Sic semper tyrannis!

Actually that's what John Wilkes Booth
said after he shot Lincoln, but the message was the same, and we declared war on Britain.

Fast forward another 232 years, and I sit on a beach, watching fireworks, and listening to bad music. Don't get me wrong, I have nothing against John Philip Sousa; it's the rest of the dreck... the patriotic "pop" music... that leaves much to be desired. If there's one in particular that makes me want to kick babies, it's "Proud to be an American" by good old Lee Greenwood. "And I’m proud to be an American, where at least I know I’m free." Listen, Lee, you can be free in Finland... where you can also have Universal Healthcare and the greatest standard of living in the world. Plus, you get the added benefit of having a head of state who isn't the laughing stock of the planet.

"...at least I know I'm free." Yeah, at least you have that. Your country may unlawfully torture non-combat detainees in a secure and secretive base on the shore of an enemy nation we've been in embargo with for greater than 50 years while ignoring all UN requests for meer inspection... but at least you know you're free. It's like saying I'm proud to be complete trailer trash, where at least I know no one will rob me.

OK, but enough bashing of trailer trash.

If it's not Lee Greenwood, maiking me want to move to Bulgaria, or the 6 tone-deaf assholes behind me singing along, or the "Town Band" murdering the 120 year old classics of Mr. Sousa, then its the ignorantly inappropriate "Born in the USA". Yup, Bruce Springsteen's classic rock anthem... you know it, you love it, I love it... I will not disparage The Boss. But apparently no one knows what it means. Maybe when Bruce denied Ronald Reagan the right to campaign, we might have remembered why. No? Well, because it's not a song of nationalism or patriotism, that's why.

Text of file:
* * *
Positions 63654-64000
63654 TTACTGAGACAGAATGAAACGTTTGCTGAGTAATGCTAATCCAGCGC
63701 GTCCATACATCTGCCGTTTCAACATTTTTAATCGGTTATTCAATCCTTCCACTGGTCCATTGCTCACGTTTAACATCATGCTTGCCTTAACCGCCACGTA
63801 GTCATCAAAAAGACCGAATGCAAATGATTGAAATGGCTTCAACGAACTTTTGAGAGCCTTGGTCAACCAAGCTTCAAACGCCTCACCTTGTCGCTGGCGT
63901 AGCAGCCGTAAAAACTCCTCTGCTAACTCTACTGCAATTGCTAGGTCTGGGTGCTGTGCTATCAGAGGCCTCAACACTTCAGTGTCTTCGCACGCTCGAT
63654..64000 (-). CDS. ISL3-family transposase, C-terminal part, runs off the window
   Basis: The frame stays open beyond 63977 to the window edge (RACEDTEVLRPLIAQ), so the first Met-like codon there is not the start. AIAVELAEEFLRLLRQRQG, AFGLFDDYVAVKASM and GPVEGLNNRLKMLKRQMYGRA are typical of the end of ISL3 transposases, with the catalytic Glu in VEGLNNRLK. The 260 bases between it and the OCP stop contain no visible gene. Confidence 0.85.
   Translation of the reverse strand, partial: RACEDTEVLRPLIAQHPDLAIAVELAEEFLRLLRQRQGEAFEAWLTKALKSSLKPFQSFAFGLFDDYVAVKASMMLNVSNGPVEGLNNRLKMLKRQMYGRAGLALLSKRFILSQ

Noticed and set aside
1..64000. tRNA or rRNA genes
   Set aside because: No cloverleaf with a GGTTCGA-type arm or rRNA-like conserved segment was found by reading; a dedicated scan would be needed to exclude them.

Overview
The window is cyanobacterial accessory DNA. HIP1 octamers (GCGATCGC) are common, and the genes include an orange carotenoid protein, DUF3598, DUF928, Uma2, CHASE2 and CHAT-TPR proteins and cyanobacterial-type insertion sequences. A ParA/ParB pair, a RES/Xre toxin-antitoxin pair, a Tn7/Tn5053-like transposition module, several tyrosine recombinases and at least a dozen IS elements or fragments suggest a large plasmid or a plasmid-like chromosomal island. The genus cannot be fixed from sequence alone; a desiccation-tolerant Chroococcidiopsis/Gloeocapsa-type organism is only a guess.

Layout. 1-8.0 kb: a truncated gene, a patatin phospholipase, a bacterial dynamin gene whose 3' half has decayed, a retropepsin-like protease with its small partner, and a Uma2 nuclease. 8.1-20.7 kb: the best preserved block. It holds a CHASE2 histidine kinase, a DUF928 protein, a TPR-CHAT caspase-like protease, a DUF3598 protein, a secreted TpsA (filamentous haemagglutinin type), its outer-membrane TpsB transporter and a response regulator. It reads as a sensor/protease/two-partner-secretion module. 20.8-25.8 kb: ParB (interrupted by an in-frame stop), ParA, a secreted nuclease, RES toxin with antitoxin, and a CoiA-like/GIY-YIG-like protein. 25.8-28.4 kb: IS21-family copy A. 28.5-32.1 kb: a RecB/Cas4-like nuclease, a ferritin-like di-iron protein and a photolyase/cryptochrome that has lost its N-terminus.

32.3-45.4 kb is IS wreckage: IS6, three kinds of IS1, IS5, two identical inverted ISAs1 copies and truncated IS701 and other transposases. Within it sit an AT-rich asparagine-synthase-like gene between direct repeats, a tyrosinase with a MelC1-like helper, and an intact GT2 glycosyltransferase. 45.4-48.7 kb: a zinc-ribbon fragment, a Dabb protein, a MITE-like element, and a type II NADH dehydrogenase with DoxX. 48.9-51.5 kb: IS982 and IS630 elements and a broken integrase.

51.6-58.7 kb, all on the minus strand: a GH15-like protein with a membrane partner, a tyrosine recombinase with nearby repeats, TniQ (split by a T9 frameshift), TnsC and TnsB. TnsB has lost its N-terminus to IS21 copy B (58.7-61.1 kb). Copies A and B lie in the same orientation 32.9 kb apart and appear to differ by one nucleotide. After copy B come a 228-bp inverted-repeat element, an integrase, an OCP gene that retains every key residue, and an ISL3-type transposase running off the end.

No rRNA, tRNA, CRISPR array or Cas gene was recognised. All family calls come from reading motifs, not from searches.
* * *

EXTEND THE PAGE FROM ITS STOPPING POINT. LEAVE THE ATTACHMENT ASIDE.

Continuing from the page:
I got in a little hometown jam
And so they put a rifle in my hands
Sent me off to Vietnam
To go and kill the yellow man

That's patriotic, right? Killing is the name of one's nation is about as nationalist as one can get.

Come back home to the refinery
Hiring man says "Son if it was up to me"
I go down to see the V.A. man
He said "Son don't you understand"

Oh, that must be the patriotism... not being hired after coming back from serving his country?

I had a buddy at Khe Sahn
Fighting off the Viet Cong
They're still there, he's all gone
He had a little girl in Saigon
I got a picture of him in her arms

Patriotic yet?

Down in the shadow of the penitentiary
Out by the gas fires of the refinery
I'm ten years down the road
Nowhere to run, ain't got nowhere to go

Homeless vets. Yup. Yeah, not so patriotic, I agree. So... back to Independence Day.

Annoying music -- either by lyric, performance, or blatant inappriopriateness -- coupled with drunken yahoos -- any statutes forbidding drinking in public do seem to be ignored on this day -- form the bachground for the true spectacle of the Independence Day celebration: Fireworks.

Thank you to the 9th century Chinese for giving us the telltale expression of our most American holiday. Granted, these days the greatest fireworks in the US come from an Italian-American family in Long Island named Grucci, who have been making American-made firworks since 1850. A typical Grucci fireworks program costs about $100,000. Bear than in mind the next time you pay your city tax bill.

Or, you can go down to your local fireworks store, or drive to New Hampshire, South Carolina, or whatever your closest legal state to buy fireworks and illegally bring them back to your own, crack open a can of your favorite canned beer, fire up your grill, sit the kids on the lawn, and procede to blow your own hand off.

Happy 4th of July.